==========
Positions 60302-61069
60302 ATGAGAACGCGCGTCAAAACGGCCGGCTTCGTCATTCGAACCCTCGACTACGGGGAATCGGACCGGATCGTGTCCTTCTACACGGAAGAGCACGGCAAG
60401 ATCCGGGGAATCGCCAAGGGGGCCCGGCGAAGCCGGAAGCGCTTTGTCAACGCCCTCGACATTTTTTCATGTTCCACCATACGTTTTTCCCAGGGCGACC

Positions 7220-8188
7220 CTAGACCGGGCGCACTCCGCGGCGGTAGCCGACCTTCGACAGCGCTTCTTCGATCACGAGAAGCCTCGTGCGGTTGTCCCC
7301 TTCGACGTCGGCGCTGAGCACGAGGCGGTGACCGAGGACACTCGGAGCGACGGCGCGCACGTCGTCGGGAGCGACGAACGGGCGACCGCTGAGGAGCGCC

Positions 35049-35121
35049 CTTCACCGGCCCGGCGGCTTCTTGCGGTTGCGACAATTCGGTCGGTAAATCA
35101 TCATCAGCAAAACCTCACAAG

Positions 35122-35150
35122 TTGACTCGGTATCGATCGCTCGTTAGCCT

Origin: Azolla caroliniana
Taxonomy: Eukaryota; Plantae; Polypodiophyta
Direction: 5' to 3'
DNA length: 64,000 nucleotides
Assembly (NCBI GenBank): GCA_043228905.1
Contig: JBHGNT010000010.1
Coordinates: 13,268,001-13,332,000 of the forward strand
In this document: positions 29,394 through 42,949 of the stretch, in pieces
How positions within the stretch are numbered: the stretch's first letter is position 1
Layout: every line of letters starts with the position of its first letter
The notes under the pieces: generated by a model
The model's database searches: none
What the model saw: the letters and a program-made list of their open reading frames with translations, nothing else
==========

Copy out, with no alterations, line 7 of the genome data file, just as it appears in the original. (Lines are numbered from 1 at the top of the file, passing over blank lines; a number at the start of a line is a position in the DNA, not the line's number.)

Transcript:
Positions 35049-35121